When you do an initial walk-through of a house, you’ll ask about the plumbing, the utility costs, and any previous damage. But you probably wouldn’t even think to ask if the home has any “permanent” inhabitants.
Although homeowners are required to disclose information about the home’s physical condition, they also have to reveal if there have been any murders or suicides in the home. However, when it comes to paranormal activity, the law is a bit vague.
If the home has been declared “haunted” by a government organization, then the owner must disclose that information. However, if there has never been an official record of ghostly visitations, the homeowners can stay tight-lipped about their apparition guests.
Would you live in a haunted house? Would you host spooky parties and séances for your friends, or would you run screaming from an unfriendly ghost? We searched high and low for famous haunted houses in the U.S. to find out how ghosts have treated the houses’ inhabitants. Judge for yourself if the haunted lifestyle is for you.
The Joshua Ward House
Joshua Ward was a wealthy sea captain turned merchant who built his home in 1784. Unfortunately, he chose the site of George Corwin’s house and jail. George Corwin served as sheriff during the infamous Salem witch trials. He personally interrogated and sentenced to death dozens of suspected witches. His methods were sadistic: he tortured and killed his suspects to elicit confessions.
Corwin’s home was eventually torn down and replaced with Joshua Ward’s. According to some accounts, victims of Corwin’s cruelty have been seen roaming the halls. Some have seen an older male ghost believed to be Corwin.
Today, the home is a commercial building for small businesses in the Salem area.
The Amityville House
Amityville, New York
Six members of the DeFeo family were found brutally murdered in their home in 1974. The oldest son, Ronald DeFeo, Jr., was found guilty of shooting and killing his parents and four siblings. Eighteen months later, George and Kathleen Lutz moved into the property. They stayed only 28 days.
The Lutz family reported unexplained noises, strange sensations of “being embraced,” and apparitions of a demon-like pig creature with fiery red eyes. Their story inspired the novel “The Amityville Horror,” which has also been made into a feature-length film.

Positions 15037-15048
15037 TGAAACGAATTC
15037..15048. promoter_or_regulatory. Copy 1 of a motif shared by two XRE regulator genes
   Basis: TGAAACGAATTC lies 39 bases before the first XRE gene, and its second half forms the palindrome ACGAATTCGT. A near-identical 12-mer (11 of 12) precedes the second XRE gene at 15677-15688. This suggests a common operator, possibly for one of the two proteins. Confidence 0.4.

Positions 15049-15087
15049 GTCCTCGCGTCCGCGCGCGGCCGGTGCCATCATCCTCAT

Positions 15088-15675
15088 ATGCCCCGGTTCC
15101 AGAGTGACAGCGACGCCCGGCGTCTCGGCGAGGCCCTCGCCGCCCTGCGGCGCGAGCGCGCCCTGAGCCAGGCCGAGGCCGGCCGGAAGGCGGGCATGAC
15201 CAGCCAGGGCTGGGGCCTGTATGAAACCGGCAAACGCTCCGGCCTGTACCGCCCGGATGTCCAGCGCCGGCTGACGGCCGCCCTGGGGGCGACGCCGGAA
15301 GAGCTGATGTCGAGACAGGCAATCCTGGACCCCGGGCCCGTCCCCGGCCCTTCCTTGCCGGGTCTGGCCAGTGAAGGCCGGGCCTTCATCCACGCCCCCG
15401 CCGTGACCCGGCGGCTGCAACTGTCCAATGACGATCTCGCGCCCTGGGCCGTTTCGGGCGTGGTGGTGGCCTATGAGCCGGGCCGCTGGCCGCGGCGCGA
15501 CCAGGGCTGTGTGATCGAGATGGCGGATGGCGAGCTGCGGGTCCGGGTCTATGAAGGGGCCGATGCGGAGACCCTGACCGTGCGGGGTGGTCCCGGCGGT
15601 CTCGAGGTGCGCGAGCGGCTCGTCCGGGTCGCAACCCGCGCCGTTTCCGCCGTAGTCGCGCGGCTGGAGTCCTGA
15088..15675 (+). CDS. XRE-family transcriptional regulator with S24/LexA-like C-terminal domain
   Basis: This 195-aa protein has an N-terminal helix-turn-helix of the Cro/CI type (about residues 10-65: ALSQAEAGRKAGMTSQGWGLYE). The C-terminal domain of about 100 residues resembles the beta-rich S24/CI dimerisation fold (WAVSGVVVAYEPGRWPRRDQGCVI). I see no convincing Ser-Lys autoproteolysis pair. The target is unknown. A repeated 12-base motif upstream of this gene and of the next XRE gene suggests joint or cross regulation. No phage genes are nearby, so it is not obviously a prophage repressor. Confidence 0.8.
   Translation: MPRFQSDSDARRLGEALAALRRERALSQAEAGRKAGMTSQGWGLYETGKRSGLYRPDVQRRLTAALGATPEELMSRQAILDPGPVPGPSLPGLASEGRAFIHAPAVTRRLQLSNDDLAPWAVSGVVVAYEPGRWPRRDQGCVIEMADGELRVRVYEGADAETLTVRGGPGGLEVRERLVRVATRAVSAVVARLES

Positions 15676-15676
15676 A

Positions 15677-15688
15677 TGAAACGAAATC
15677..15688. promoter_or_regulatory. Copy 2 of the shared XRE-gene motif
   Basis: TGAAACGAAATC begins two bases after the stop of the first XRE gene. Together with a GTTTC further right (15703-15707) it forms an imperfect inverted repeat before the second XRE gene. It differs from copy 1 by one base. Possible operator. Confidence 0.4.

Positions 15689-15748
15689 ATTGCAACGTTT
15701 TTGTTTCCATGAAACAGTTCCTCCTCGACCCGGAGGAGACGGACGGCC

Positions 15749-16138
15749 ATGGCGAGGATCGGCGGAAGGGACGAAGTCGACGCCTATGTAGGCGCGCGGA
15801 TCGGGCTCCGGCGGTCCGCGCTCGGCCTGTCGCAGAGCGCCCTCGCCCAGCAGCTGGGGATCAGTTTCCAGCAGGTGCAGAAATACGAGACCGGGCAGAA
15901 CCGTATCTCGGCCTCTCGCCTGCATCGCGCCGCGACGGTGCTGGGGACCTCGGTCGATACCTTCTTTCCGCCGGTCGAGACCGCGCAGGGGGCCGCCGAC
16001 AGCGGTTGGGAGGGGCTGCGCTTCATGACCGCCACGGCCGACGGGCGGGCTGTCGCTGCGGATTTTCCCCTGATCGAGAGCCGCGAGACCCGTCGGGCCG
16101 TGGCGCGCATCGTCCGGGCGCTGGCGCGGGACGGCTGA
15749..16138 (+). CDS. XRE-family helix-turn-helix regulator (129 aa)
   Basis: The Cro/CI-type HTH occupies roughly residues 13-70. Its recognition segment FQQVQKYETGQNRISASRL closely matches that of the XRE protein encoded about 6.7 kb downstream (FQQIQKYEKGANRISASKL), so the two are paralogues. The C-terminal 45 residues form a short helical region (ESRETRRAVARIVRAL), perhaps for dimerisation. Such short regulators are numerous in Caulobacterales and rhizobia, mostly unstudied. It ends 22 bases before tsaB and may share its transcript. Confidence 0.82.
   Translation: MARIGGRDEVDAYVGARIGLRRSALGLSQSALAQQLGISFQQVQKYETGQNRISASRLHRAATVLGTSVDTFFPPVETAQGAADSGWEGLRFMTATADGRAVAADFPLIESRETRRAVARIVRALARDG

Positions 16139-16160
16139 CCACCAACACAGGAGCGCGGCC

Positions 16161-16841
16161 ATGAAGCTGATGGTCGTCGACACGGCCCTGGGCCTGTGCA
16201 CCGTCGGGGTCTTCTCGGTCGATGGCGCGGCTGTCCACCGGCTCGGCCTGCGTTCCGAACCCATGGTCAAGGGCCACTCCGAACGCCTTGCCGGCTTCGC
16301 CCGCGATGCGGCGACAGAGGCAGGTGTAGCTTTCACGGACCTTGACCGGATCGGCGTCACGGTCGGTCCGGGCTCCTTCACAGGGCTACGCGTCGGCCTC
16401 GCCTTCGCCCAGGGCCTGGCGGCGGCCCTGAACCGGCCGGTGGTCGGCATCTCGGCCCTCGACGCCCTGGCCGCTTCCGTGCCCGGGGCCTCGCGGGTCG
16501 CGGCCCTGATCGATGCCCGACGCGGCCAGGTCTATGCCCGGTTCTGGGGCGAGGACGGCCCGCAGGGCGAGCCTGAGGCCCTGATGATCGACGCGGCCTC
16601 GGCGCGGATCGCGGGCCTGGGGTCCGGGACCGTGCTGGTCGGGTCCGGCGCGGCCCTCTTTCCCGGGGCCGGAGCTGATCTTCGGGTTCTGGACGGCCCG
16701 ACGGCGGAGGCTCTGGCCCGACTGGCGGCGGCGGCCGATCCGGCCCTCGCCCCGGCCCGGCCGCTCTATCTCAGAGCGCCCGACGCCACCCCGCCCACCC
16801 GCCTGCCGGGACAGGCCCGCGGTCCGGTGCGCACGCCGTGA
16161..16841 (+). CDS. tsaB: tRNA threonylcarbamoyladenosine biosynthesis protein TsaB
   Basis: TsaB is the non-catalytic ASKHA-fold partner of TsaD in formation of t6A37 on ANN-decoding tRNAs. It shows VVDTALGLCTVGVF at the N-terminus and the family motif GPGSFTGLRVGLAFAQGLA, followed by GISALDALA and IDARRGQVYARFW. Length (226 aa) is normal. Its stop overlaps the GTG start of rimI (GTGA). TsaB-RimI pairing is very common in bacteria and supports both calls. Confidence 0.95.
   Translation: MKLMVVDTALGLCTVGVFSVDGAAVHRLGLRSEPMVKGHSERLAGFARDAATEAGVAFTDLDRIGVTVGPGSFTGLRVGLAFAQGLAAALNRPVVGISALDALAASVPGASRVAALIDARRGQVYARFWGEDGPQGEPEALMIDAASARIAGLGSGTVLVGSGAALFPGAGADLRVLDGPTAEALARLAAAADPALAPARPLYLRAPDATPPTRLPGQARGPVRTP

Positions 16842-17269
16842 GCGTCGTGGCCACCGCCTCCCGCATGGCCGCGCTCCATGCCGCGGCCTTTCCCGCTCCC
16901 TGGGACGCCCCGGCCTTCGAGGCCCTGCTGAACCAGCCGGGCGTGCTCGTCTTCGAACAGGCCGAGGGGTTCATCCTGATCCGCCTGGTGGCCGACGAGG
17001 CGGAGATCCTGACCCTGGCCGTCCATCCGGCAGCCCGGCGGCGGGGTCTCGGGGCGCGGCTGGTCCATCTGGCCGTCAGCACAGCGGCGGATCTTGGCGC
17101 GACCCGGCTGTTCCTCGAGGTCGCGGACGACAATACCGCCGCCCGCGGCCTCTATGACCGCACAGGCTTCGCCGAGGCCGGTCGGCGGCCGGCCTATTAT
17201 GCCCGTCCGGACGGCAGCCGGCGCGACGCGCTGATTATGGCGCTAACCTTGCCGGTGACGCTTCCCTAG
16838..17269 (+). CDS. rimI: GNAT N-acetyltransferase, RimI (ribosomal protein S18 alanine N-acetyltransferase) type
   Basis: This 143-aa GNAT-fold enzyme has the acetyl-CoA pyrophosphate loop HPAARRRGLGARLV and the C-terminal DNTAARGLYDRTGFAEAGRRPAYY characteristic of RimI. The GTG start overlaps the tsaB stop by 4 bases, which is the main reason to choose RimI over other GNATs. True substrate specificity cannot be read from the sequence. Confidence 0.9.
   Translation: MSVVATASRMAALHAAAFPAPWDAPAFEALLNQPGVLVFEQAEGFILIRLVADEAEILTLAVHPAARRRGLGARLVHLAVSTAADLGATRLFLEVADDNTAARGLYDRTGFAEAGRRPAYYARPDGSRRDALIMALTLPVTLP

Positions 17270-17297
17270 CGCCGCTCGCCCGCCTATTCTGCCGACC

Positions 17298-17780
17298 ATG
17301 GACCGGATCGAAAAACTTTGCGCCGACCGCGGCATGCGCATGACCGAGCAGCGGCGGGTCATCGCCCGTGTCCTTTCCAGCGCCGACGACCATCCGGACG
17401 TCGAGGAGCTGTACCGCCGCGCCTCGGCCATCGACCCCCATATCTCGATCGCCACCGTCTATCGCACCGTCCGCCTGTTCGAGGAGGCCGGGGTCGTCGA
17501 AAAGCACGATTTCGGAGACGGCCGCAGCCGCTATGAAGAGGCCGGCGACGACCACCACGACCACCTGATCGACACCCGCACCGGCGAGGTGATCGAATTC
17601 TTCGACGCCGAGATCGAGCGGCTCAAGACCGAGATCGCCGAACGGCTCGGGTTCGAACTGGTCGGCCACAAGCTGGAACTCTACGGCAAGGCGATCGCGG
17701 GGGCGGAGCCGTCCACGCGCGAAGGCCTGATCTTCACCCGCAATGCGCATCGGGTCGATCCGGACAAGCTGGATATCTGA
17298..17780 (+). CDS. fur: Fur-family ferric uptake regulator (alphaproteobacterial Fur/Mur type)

Today, the home is still a residential property. It was sold in August 2010 for $950,000.
Villisca Ax Murder House
On June 10, 1912, the six members of the Moore family and two young overnight guests were bludgeoned to death. The weapon was discovered to be an ax, but the murderer (or murderers) were never found. No one knows why the Moore family was targeted.
Over time, visitors to the house reported hearing children’s crying voices, seeing a door that opens and closes mysteriously, and feeling wandering spirits.
In 1994, the home was purchased by Darwin Linn and renovated as a museum. In 1998, the Moore home was added to the National Register of Historic Places.
Today, it still stands as a museum that offers daylight and overnight tours to brave visitors.
The Lemp Mansion
St. Louis, Missouri
The Lemp family immigrated to Missouri in 1838. In the 1860s, they started a successful brewery and built the Lemp mansion for the family. The family may have been quite wealthy, but they had a pattern of unhappiness-four family members of different generations committed suicide. In the early 1900s, Charles Lemp had a son with Down syndrome who was a product of an affair. The boy was confined to the attic and died at about age 40. His father killed his dog and himself soon after.
In 1975, the mansion was restored to its former glory after many years of disrepair. During the renovations, contractors reported feelings of being watched by invisible spirits. According to visitors, the spirits seemed to approve of the work being done.
Today, the Lemp Mansion is an inn and restaurant. The employees and guests alike have seen and heard paranormal experiences, including mysterious piano playing, self-stirring drinks, and the sound of a dog panting and clicking his nails on the floorboards.
St. Francisville, Louisiana
The Myrtles Plantation was constructed in 1796 by General Bradford, who came to Louisiana to escape persecution for his role in the Whiskey Rebellion. Legend has it that Chloe, a French governess to Bradford’s grandchildren, had an affair with Bradford’s son-in-law, Judge Woodruff. Woodruff punished Chloe for listening in on a business meeting by cutting off her ear. She retaliated by poisoning a cake for his eldest daughter’s birthday. The poison killed Woodruff’s wife and two daughters.
Today, the mansion functions as a bed and breakfast inn. Visitors frequently have paranormal experiences. Some report the presence of a green-turbaned black woman, thought to be Chloe. She wakes guests by lifting the mosquito netting around a bed and staring intently. Others say they have seen the specters of two little blonde girls peeking through the windows.
Still not sure if you would live in a haunted house? Be sure to ask the realtor about the history of the home before you make a final offer. For more tips and tricks about home buying and moving, check out our other blog posts.